Fifty-eight years ago on October 10th, India had to encounter the ignominy of a military debacle at the hands of the People Liberation Army of Communist China in “North Frontier Agency (NEFA)” including Ladakh. The Indian troops with their rashly created defences were hardly equipped, ill-acclimatized, and hastily clothed to fight in the exceedingly cold climate at the height of 15,000-20,000 feet. A minimum of hundred and fourteen brave Ahirs, members of the Charlie (Ahir) company part of 13 Kumaoni Battalion of the Indian Army, battled against the Chinese, till the last Ahir lay dead in the war at Rezang La.
On November 6th,1962 Charlie Company under the aegis of Major Shaitan Singh placed 1/8 Gurkha Rifles at the Rezang La pass situated nineteen miles to the South of Chusul village in Ladakh. The pass safeguards the south-east entrance to Chusul valley and the village. Rezang La is situated at the height of 1,600 feet; the pass itself at 16,240 feet. Valley West, the depression on Rezang La’s north-west frontier as per military appreciation, was regarded as the most likely spot for a Chinese invasion if the region ever suffered a siege. The company deployed on the forward slopes of Hill No. 7 (Platoon) commandeered by major Shaitan Singh was placed in the aegis of Jemadar Surja Ram, on the north flank; No. 8 Platoon forming a part of the Pass Area was placed under Jemadar Hari Ram. No. 9 Platoon which formed the central position controlled by Jemadar Ram Chander was situated closest to the company headquarters. Naik Ram Kumar Yadav controlled the mortar section, on the reverse slope, to the West of the battalion headquarters by nearly 170 yards. The platoons supported each other, and their strategic deployment secured the area from a likely attack by China.
Naik Hukam Chand, the second in command of the No. 8 platoon on November 18th,1962, saw a large group of men proceeding towards his platoon-defended locality while on his night patrol at 3:30 am. A red varey light was fired immediately after Naik Hukam Chand informed his commander, which exposed a magnanimous Chinese battalion moving towards Rezang La pass. The advancing Chinese party towards their defence also came in notice of 7th and 9th platoons in the illuminated area and all three Kumaoni forces open fired simultaneously, resulting in the Chinese suffering heavy casualties and forcing them to go to ground. Despite the heavy casualties on the Chinese front, the fight was unequal, and the massive Chinese company did not immediately surrender and retreat. Artillery fire from the guns of thirteen Field Regiments was only partly successful in breaking the Chinese assault as defences on the forward slope of Rezang La was crested and weak.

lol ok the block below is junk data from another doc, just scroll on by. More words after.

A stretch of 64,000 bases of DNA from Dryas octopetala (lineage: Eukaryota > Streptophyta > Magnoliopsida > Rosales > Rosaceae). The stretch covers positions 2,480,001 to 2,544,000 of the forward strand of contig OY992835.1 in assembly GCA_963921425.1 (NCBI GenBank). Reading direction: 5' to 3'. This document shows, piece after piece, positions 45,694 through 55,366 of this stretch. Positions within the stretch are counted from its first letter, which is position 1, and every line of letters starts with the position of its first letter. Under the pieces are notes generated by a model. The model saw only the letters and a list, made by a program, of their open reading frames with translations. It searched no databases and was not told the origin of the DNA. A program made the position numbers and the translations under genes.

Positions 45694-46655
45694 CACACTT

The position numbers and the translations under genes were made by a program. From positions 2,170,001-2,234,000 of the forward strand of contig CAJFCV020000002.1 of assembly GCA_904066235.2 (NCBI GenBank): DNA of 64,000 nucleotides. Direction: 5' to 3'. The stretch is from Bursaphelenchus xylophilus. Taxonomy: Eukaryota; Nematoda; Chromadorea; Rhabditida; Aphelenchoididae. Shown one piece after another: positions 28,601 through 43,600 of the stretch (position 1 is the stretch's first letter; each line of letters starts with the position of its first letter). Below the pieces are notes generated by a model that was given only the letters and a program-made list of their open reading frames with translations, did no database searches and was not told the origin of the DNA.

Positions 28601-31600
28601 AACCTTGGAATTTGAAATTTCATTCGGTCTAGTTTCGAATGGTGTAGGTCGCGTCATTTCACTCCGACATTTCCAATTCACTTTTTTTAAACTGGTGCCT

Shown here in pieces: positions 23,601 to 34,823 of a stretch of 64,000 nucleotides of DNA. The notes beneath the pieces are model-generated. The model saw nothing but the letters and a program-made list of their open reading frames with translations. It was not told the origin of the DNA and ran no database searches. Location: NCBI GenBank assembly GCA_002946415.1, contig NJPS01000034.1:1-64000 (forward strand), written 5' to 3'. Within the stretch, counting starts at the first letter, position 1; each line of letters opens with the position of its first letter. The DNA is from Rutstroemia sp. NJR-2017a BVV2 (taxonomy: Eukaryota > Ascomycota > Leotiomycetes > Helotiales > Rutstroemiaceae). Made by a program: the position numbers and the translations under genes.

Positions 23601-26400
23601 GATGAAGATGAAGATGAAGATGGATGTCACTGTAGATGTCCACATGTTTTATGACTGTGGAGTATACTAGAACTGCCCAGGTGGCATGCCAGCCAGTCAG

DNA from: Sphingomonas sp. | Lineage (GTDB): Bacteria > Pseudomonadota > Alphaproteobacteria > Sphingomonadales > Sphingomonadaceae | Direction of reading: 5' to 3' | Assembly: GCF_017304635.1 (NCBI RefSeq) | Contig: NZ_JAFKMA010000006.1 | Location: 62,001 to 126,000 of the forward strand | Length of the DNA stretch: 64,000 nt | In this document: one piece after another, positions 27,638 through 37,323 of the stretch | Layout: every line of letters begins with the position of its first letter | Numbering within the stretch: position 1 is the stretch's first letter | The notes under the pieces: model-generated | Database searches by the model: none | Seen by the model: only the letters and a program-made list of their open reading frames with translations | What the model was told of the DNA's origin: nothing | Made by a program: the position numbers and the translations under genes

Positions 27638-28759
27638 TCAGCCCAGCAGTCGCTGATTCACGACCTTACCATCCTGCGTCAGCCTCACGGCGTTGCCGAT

When 123 Indian soldiers faced impossible odds against 3000 well-armed Chinese and fought to the last man
The fight raged on until dawn. The rapidly depreciating physical and psychological strength of Charlie Company forcibly held on. The company defended Rezang La in the subfreezing cold attired in summer clothing and firing from WWII vintage weapons till the last Kumaoni fell dead.
Upon running out of ammunition and men, Naik Hukam Chand battled the Chinese hand-to-hand, before being overwhelmed and finally shot.